A convenience store employee owes a duty of reasonable care to persons on the roadways, including the plaintiffs, not to sell gasoline to a person whom the employee knows (or reasonably ought to know) to be intoxicated and to be the driver of the motor vehicle. Similarly, a convenience store employee also owes a duty of reasonable care not to assist in providing gasoline to a person whom the employee knows (or reasonably ought to know) to be intoxicated and to be the driver of the motor vehicle. Because foreseeability is the test of negligence, the convenience store employee must know that the individual is intoxicated and that the individual is the driver of the vehicle before a duty arises. It is a question of fact for a jury as to what the employee knew with respect to the individual's intoxication and status as driver. The Supreme Court of Tennessee, at Knoxville, does not hold that convenience store employees have a duty to physically restrain or otherwise prevent intoxicated persons from driving.
The plaintiffs were injured when their vehicle was struck by another vehicle driven by an intoxicated driver. The intoxicated driver had purchased gasoline at the defendant convenience store shortly before the accident and the store’s employees were aware that the driver was intoxicated and helped him operate the gas pump. The plaintiffs sued the convenience store, alleging that their employees were negligent for furnishing the intoxicated driver with gasoline that allowed him to operate his vehicle.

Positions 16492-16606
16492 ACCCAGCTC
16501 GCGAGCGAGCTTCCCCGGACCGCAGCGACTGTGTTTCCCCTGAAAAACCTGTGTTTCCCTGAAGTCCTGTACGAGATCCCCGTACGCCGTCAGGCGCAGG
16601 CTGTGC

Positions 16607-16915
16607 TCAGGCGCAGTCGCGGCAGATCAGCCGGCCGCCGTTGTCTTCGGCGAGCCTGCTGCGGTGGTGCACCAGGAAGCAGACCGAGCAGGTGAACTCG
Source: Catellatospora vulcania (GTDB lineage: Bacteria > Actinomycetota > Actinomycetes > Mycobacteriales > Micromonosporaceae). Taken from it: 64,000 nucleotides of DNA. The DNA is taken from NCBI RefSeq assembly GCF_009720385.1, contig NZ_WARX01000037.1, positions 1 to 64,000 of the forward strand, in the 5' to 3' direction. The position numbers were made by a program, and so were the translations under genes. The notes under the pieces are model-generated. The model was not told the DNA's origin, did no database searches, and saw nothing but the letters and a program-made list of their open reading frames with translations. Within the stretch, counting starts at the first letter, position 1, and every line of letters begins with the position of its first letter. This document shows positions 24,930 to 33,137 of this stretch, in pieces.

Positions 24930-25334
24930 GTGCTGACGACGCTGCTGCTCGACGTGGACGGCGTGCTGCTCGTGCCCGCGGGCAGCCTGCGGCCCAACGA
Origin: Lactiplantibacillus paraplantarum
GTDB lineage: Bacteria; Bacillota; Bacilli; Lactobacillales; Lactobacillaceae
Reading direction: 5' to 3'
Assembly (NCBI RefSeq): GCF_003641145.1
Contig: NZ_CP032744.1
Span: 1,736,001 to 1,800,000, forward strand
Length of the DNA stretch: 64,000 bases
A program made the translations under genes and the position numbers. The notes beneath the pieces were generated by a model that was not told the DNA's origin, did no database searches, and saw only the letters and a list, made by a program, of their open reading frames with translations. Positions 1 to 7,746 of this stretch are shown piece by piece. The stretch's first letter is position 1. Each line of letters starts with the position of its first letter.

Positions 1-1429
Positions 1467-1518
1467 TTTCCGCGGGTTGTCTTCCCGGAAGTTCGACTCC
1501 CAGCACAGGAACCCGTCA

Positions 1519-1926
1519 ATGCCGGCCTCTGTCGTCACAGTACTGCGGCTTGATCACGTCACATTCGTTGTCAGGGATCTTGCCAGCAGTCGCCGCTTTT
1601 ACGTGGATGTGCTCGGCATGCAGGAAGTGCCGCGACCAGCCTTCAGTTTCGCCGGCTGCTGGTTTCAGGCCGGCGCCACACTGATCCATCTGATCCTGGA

Do convenience store employees owe a duty of reasonable care to persons on the roadways when those employees sell gasoline to an obviously intoxicated driver and/or assist the driver in pumping the gasoline into his vehicle?
Under the facts of the case, the court concluded that the acts of the defendant in selling gasoline to an obviously intoxicated driver and/or assisting that driver in pumping gasoline into his vehicle created a foreseeable risk to persons on the roadways, which included the plaintiffs. It is common knowledge that drunk driving directly results in accidents and the safer alternative was readily available and easily feasible by simply refusing to sell gasoline to the intoxicated driver. Thus, the defendant convenience store owed a duty to exercise reasonable care to the plaintiffs. The case was remanded for a jury to determine whether the defendants breached that duty by failing to exercise reasonable care under the circumstances.